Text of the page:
Whether your work with your entities from an application service or directly from your UI logic, it's nice to be able to have a safe, consistent API to use. When working with the domain model, you no longer have to remember to add behavior around it. You can count on the business rules to be safely implemented within the domain model itself. Thus, in the endpoint responsible for updating a ToDoItem, the code looks like this:

  [HttpPut("[namespace]/projects")]
  public override async Task<ActionResult<Project>> HandleAsync(UpdateToDoItemRequest request,
    CancellationToken cancellationToken = default)
  {
    var project = (await DataService.Projects)
        .FirstOrDefault(p => p.Id == request.ProjectId);
    if (project == null) return NotFound();
    var item = project.ToDoItems
        .FirstOrDefault(i => i.Id == request.ToDoItemId);
    if (item == null) return NotFound();
    if (request.UpdatedIsDone)
    {
      item.MarkComplete();
    }
    item.Name = request.UpdatedName;

    await _dataService.SaveChanges();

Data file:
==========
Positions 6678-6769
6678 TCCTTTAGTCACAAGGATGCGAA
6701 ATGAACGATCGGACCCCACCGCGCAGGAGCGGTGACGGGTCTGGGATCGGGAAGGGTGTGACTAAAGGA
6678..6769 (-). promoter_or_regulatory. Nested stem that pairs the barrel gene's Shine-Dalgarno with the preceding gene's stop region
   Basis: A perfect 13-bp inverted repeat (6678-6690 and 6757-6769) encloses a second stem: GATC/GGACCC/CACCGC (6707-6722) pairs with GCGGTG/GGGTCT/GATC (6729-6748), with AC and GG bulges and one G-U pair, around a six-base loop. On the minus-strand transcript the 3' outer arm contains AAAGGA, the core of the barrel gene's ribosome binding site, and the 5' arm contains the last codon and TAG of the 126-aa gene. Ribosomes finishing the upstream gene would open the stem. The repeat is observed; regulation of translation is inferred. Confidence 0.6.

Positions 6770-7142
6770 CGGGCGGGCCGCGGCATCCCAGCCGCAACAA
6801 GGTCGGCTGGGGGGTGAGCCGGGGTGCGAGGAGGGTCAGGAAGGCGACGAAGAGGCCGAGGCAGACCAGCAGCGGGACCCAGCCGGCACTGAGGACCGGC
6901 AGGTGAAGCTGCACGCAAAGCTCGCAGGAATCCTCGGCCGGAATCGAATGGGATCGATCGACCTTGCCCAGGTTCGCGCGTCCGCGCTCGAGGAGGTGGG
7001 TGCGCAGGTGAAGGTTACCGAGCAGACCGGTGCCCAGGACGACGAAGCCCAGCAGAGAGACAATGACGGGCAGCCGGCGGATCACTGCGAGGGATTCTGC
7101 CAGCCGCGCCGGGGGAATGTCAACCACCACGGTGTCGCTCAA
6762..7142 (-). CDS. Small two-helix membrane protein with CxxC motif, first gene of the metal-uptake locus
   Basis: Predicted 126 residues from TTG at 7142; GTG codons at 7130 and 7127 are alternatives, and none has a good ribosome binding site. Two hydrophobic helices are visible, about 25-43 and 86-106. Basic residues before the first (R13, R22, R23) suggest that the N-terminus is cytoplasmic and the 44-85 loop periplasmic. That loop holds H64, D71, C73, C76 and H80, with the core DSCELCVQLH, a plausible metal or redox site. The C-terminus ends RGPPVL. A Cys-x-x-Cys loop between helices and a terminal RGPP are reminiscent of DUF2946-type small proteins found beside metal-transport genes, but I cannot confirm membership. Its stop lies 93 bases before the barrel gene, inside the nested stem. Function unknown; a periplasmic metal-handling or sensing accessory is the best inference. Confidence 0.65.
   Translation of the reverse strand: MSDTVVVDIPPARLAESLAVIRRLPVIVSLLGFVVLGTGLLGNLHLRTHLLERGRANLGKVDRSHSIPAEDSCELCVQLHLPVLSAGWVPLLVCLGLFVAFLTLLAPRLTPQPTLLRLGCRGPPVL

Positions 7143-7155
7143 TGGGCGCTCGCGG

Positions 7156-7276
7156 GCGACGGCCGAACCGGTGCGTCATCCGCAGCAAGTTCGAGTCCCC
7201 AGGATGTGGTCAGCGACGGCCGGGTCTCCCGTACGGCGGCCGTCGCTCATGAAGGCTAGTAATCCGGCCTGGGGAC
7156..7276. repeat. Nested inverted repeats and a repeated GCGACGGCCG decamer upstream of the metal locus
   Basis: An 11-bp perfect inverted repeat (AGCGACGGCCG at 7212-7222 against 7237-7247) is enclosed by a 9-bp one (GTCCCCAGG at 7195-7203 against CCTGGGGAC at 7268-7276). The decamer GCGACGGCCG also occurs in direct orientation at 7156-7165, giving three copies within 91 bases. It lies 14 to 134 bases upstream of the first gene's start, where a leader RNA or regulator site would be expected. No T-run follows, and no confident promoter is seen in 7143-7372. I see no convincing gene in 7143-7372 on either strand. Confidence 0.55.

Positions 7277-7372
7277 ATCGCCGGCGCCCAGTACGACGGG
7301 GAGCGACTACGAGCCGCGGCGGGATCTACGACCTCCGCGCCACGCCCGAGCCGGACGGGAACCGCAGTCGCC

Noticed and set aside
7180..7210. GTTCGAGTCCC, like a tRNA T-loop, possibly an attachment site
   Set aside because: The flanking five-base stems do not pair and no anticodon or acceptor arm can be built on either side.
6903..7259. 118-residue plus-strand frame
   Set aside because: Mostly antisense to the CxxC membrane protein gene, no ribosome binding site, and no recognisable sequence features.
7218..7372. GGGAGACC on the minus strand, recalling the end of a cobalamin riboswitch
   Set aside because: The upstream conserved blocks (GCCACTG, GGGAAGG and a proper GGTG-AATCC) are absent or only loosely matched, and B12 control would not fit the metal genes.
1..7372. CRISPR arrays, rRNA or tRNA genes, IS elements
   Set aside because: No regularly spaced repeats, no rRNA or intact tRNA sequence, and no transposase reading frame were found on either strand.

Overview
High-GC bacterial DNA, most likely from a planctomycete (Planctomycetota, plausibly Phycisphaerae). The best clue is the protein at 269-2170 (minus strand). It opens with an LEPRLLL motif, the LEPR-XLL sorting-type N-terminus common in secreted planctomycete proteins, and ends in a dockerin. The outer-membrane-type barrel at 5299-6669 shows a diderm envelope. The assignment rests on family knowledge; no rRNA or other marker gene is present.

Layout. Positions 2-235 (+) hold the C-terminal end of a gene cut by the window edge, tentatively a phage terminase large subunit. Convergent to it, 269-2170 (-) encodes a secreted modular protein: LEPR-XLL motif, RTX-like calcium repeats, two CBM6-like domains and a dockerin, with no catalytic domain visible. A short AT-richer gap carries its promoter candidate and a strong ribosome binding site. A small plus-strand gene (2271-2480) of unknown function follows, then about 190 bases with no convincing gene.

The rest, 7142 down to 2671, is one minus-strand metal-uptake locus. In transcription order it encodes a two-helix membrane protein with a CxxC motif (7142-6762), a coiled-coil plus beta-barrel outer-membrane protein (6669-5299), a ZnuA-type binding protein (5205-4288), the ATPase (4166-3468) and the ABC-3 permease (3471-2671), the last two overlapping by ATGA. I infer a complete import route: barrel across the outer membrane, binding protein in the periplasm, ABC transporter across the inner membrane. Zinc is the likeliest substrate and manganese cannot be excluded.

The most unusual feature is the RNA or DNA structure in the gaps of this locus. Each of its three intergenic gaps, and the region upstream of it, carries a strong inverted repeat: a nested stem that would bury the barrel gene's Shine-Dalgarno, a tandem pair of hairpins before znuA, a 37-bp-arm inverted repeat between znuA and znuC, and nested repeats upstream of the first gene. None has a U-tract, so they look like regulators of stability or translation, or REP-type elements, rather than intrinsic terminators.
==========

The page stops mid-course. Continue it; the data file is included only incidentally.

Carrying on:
return project;
  }

Essentially, the steps are:

  • Get a project
  • Get the appropriate item
  • If the request is marking its IsDone property to true, call MarkComplete
  • Perform any other operations on the project/item
  • Save changes

I haven't implemented a MarkIncomplete method but you can expect it will follow this same pattern - no domain service required!

You can download the latest version of domain modeling coding series here.

Summary

Avoid creating anemic domain models, or models that lack encapsulation. Don't be too quick to reach for domain services. Consider a pattern like domain events, or sometimes something simpler like passing a required service as a method parameter. Try to guard against invalid inputs wherever possible, and ensure that logical requirements exist in only one place, and that your design funnels all logic that needs this operation to call it through the API you've chosen to expose.

Good luck!

Steve Smith

About Ardalis

Software Architect

Steve is an experienced software architect and trainer, focusing on code quality and Domain-Driven Design with .NET.